21 Jul 2015

wanders, wonders


 July has been a great walking tour of Scotland. Actually, my life of late could probably be summarised as a walking tour of Scotland. Not a bad thing, although it has led me to buy my first pair of trainers since I was fifteen - something I'm sure I swore I'd never do again at some point. Ah well. It's been a long year of changing my mind about things I thought had long been certain and decided.

These pictures are from across the length and breadth of the country and a lot of the time I didn't know exactly where I was. Impressive how much of Scotland can be described as the middle of nowhere really.


















9 Jul 2015

tuesday exploring: whale bones & witches

Bass Rock from the top of North Berwick Law











On top of North Berwick Law there is a whale bone arch. Or, there used to be a whale bone arch. There has been since the early 1700s, but since the last real bone one collapsed in 2005 there is now a fibreglass mock-whale bone arch in place. Said to have been a homing beacon for sailors in days gone by, now it's just a thing.

I vaguely remember hearing that the notorious North Berwick witch trials used to be held on top of the law as well, but I can't find any corroborating source for that. The Law is interesting in its own right though, rising out of the flat area all around it like a party hat. Also, like Arthur's Seat in the centre of Edinburgh, it's a defunct volcano.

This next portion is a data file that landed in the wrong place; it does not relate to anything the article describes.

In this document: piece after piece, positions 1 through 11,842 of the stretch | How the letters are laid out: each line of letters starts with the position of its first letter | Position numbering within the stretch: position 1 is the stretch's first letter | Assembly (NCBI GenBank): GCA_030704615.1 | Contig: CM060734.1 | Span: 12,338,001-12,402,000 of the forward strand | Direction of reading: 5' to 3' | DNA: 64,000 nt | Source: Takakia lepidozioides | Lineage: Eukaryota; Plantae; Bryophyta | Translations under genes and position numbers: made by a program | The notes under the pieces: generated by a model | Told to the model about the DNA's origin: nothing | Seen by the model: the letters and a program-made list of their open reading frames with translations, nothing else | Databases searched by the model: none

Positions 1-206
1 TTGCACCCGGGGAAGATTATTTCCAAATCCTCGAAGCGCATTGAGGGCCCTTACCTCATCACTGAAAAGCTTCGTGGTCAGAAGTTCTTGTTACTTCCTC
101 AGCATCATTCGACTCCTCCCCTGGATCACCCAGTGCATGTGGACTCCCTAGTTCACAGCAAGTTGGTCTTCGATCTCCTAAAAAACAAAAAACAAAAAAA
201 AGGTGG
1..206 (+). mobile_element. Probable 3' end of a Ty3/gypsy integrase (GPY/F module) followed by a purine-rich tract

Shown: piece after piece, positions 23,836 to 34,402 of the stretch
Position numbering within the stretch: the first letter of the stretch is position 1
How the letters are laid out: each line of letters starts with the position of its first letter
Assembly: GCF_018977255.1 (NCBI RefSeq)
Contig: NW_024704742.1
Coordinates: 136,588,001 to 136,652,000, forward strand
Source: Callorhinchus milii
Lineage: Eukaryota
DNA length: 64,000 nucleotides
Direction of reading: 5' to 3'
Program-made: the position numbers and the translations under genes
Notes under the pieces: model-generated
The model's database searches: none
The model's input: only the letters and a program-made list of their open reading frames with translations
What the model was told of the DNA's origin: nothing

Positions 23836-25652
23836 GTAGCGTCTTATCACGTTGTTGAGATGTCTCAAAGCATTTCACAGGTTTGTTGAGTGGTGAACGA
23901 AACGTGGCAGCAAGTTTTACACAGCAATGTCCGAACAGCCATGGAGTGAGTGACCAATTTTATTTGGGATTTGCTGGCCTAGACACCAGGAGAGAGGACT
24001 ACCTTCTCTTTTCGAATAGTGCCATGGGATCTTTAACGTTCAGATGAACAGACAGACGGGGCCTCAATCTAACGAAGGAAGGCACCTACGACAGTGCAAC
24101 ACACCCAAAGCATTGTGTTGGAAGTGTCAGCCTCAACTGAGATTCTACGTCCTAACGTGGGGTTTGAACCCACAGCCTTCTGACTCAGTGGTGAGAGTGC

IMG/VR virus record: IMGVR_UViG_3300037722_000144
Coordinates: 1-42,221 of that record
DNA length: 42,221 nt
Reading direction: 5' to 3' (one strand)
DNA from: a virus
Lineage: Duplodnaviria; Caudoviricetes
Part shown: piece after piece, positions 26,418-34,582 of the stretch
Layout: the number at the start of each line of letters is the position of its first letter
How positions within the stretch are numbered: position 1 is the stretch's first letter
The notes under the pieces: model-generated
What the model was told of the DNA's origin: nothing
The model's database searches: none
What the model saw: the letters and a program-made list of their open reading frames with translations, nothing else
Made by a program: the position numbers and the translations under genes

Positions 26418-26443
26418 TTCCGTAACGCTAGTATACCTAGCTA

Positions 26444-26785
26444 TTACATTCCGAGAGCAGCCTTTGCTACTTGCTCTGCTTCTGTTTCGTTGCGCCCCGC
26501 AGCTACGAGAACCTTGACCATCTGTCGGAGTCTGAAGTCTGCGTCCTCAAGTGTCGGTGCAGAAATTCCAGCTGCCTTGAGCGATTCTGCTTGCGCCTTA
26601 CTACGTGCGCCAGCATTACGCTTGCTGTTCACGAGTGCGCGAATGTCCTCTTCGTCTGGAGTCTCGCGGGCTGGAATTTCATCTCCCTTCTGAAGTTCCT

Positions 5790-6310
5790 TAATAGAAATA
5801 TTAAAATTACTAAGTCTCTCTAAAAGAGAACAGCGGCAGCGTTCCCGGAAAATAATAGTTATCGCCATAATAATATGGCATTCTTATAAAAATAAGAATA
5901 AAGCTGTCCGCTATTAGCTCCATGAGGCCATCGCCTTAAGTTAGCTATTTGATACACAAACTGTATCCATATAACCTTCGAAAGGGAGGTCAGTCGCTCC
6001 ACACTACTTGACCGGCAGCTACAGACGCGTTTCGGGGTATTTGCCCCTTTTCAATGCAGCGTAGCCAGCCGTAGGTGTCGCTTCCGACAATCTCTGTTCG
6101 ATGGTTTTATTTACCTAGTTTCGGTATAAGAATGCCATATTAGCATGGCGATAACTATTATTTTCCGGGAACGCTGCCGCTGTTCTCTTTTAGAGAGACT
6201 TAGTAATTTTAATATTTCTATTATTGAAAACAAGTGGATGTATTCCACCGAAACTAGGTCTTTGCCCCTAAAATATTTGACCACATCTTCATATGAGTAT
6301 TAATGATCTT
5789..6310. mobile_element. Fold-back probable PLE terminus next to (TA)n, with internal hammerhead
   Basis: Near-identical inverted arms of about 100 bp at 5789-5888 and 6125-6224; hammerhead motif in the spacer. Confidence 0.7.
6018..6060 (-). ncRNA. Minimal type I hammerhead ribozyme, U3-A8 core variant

From the top you can see down to the wee islands off the coast, including the Isle of May and Bass Rock, which was once used as a particularly brutal kind of prison. With sheer cliffs on all sides, once you're on the rock there's no getting off unaided. Like if Alcatraz hadn't bothered with beds and food and stuff.
Very compact studio flats for rent in North Berwick harbour

Preston Mill, or as I actually believe it to be, a witch's house






PLEASE TAKE EXTREME CARE NOT TO FUNNEL SHEEP OVER CLIFF EDGE

indoor things

At the beginning of every new roll of film, I take a picture of the nearest thing to hand knowing that it won't come out. Sometimes I get the very bottom of that first exposure and when I do it makes me wish I had the whole picture. Here are my elbows in the mirror selfie that was not to be.


 Some out-of-focus pistachios from when I was making a savoury cake for the big editors' meeting back in February. I used this Rachel Khoo recipe and it was delicious.


 The resurrection of the fern


8 Jul 2015

old buttercup shoulder



east and west

Dunkeld
















"Macbeth shall never vanquish'd be until
Great Birnam wood to high Dunsinane hill
Shall come against him." 
Macbeth Act IV, Scene 1, lines 100-102
 This is the last surviving tree of Birnam Wood of Macbeth fame. It's a big old oak tree, some of the boughs propped up on stilts to stop them falling off and crushing people, I assume. If you need some scale, there is actually a person sitting inside the tree in the first picture - if you look closely you can just see his hands and face. It's a pretty big tree.

 Rumbing Bridge. Boy, does it rumble. I don't have a picture of the huge drop of the waterfall on the other side of the bridge because I felt a bit sick leaning over to look and I couldn't bring myself to hold my camera aloft over such a distance. You'll just have to take my word for the fact that it was impressive.

Glen Nevis
Glen Nevis at golden hour



 I wanted to go swimming here very badly, even though it would no doubt have been bitterly unbearably cold. The water was just so perfectly clear, tumbling fresh from the waterfall.

Dunino
clootie tree in a fairy glen



East Neuk of Fife
St. Monan's church


the famous Fife Sasquatch